“On-site, the Company has set-up an asphalt production plant and a bitumen mixing plant for self-production of the approximately 16,000 t of customized polymer modified bitumen. Highly detailed planning and traffic management allow works to proceed while minimizing effects on road users and to ensure access to the local business along the highway in order to preserve the livelihood of local commerce and the overall economic activities of the country”.

As gathered, the duration of the project is 30 months but it is unfortunate that no one can precisely say when the rehabilitation and reconstruction of the road commenced. It suffices to say that an independent enquiry carried out by this writer revealed that the work started, either in 2013 or 2014. Even at that, it is not an exaggeration to say that the project time of 30 months has so far expired from the estimation of a layman, so to say, as no one know the basis of the calculation used to arrive at the duration of 30 months. To me, the federal government and Julius Berger should be honest enough about when the rehabilitation and reconstruction of the road would be completed. The reason for this call cannot be farfetched as work on the expressway has ceaselessly been ongoing.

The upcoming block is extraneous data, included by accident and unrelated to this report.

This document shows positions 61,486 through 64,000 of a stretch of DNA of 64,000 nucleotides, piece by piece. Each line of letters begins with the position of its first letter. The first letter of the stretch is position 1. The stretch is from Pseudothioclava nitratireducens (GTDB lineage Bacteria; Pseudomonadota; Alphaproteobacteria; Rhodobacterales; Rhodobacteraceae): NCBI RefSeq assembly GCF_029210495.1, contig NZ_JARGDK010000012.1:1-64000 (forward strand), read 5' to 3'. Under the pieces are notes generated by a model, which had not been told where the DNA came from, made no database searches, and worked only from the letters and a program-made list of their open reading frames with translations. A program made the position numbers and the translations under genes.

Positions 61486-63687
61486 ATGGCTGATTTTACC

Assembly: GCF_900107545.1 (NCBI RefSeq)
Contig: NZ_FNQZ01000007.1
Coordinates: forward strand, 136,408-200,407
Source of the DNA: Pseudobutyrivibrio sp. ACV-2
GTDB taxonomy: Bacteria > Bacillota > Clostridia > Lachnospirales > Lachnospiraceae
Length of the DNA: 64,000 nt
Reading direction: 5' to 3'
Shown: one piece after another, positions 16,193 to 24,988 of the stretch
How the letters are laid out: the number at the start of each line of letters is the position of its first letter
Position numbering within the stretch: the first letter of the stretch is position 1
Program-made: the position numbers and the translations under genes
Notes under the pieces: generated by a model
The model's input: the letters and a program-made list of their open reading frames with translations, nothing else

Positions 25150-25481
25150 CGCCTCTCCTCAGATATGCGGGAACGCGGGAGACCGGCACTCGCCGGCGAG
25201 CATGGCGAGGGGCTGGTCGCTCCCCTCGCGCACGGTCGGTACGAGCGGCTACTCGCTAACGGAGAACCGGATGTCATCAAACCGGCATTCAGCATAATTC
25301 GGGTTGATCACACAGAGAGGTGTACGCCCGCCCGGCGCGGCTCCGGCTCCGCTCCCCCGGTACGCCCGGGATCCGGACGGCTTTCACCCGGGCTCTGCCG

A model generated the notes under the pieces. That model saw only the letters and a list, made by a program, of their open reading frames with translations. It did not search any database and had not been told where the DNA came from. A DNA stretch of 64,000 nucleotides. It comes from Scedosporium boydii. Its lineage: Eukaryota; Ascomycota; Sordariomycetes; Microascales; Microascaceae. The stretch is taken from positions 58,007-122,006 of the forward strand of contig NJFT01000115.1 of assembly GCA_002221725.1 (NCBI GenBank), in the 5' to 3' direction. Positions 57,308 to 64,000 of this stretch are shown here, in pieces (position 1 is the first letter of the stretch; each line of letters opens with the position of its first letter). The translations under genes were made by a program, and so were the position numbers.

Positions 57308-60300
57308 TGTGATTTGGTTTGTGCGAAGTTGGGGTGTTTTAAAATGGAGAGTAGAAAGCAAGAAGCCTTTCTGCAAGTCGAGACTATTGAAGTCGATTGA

It would be recalled that when the minister of works and housing, Babatude Fashola embarked on an inspection tour on the project, two months ago, precisely in November 2020, that he assured that the federal government was committed to completing the project, and added that the drop in crude oil prices cannot be a barrier to its completion. The minister made the disclosure in an interactive town hall meeting with stakeholders at Ogere in Ogun State.

He said Section 1 of the project was the rehabilitation, reconstruction, and expansion of the Lagos-Ibadan dual carriageway of about 43.6km commencing from the old-toll gate at Oregun/Ikosi-Ketu Lagos and terminating at Shagamu Interchange in Ogun State, and explained that the second phase was 84km, starting from Sagamu Interchange to Ibadan, and was being handled by RCC.